5 ways to cut your retirement costsFinances
It’s the number soon-to-be-retirees hear over and over again: 1 million. That’s the amount many financial advisors suggest you have in your nest egg before you even think about giving up the nine-to-five grind. But it is possible to retire sooner, or with less in the bank, if you are willing to whittle your expenses. That doesn't mean returning to your college days of eating ramen noodles, but it might mean rethinking where you live or which car you drive.
Here are five ways you can cut costs to help yourself get to your retirement goal—that is, being retired—sooner:
- Don’t just downsize, consider moving: Moving to a state that is more retiree-friendly could benefit your bottom line. For example, Pennsylvania does not tax retirement income, as long as you retired after a certain age. “If moving to another state is too extreme, sometimes you can move to an adjacent county with significantly lower property taxes,” suggests Terry Seaton, a CPA and financial planner with Seaton Financial Advisors, LLC, in St. Augustine, Fla.*
- Evaluate your insurance: Leonard Wright, a CPA in San Diego, recommends reviewing your current homeowner’s and car insurance policies to see if they offer the right amount of coverage. “Far too many people over-insure and overspend.” Wright also suggests considering higher deductibles, which can lower your premium.
- Rethink car ownership: Does your two-car family still need both vehicles? Consider downsizing to one, says Armando G. Roman, CPA, a wealth manager with Axiom Financial Advisory Group, LLC, in Scottsdale, Ariz. “A retired two-car couple can sell one car and keep the car that costs less to operate and maintain,” he says. “Having only one car may take some adjusting to, but the additional cost savings are often worth it.”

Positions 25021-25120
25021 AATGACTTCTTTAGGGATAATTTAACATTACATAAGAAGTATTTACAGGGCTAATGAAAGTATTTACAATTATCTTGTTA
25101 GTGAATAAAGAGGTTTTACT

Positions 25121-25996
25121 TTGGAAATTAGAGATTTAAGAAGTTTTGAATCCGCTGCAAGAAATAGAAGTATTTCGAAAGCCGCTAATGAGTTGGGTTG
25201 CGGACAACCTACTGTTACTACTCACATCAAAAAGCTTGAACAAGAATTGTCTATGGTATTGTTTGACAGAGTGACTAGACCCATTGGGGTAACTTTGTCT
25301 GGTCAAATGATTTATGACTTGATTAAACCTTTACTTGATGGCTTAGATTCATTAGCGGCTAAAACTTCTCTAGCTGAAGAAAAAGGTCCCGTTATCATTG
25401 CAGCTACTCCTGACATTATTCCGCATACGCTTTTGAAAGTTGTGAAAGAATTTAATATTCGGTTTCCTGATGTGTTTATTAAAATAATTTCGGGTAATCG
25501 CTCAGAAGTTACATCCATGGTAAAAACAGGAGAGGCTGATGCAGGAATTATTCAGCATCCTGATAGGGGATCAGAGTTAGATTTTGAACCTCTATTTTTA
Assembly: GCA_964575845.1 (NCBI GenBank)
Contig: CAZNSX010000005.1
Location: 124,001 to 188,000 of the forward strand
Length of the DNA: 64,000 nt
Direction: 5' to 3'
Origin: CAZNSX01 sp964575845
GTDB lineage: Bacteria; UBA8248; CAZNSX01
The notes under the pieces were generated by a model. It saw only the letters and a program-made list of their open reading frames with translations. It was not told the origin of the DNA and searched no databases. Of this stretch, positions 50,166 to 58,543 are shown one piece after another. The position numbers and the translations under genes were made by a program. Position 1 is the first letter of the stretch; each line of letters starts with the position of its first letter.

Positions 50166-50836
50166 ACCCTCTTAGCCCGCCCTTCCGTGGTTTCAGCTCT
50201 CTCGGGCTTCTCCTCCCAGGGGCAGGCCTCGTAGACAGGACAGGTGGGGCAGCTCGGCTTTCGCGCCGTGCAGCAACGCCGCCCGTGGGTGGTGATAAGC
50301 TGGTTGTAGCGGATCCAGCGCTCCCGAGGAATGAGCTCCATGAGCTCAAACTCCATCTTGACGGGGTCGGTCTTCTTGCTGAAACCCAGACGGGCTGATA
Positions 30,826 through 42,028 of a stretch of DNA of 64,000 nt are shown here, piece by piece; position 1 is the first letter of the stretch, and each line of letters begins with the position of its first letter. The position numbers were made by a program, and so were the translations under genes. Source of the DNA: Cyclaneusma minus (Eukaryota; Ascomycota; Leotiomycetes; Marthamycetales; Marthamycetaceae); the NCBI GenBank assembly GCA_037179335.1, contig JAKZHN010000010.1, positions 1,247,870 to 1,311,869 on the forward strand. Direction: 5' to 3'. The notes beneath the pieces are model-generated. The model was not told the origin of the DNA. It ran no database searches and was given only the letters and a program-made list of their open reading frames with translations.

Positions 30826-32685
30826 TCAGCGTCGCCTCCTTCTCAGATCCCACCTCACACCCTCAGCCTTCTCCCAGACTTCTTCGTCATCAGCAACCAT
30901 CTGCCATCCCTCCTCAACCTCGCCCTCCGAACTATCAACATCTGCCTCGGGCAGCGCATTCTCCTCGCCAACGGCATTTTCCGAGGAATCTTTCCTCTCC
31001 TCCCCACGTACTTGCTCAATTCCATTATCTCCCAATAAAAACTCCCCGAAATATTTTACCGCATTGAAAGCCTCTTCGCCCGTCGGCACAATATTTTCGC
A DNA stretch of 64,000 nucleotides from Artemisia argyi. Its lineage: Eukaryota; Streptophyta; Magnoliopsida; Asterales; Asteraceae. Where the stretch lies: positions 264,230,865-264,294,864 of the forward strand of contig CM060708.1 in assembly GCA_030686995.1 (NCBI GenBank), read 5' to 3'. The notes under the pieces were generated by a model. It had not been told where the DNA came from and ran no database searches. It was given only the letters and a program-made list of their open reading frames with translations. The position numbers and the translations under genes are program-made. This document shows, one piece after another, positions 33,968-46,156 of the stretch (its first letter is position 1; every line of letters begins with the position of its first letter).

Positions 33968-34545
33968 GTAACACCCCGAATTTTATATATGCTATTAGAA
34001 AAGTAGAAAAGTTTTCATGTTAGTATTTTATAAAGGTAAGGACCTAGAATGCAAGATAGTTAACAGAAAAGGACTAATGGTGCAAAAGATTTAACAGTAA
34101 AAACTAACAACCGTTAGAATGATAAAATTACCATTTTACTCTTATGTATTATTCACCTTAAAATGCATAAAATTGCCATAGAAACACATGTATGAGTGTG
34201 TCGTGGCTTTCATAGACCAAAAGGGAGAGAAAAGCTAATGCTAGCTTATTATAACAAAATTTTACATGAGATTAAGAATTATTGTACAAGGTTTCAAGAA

- Get a part-time job with freebie benefits: When Michael Sipe retired in 2012 as the athletic director at an Indianapolis high school, he knew he wanted to play golf in his free time, but he didn’t want to have to join an expensive club. So he took a five-hour-a-week job at a nearby golf course, which normally costs $3,000 per year to join. In exchange for bringing carts back to the clubhouse, filling water coolers on the course, and retrieving balls on the driving range, Sipe is allowed to golf as often as he likes for free. He receives similar benefits from a part-time job he took as a greeter at Indiana Pacers basketball games. Each shift, which ends after the first quarter, comes with a free ticket to the game.
- Travel during the off-season: The low and shoulder seasons—when warm-weather destinations are not in high demand—are significantly cheaper than high season (think the Caribbean in late spring through fall). Hotels offer big discounts, airfare is less expensive, and you’ll get the added bonus of fewer crowds. If you do travel to a destination during high season (New England beaches in the summer, for example) consider renting a home rather than staying in a hotel as another way to save. Regardless of where you decide to go, always buy trip insurance, suggests Susan J. Bruno, a CPA with Beacon Wealth Consulting, LLC, in Stamford, Conn. It will likely not only provide coverage for delays and cancellations but may also offer extra protection for medical emergencies.
*Any information regarding taxation contained herein is based on our understanding of current tax law. The tax and legislative information may be subject to change and different interpretations. We recommend that you seek professional legal advice for applicability to your personal situation.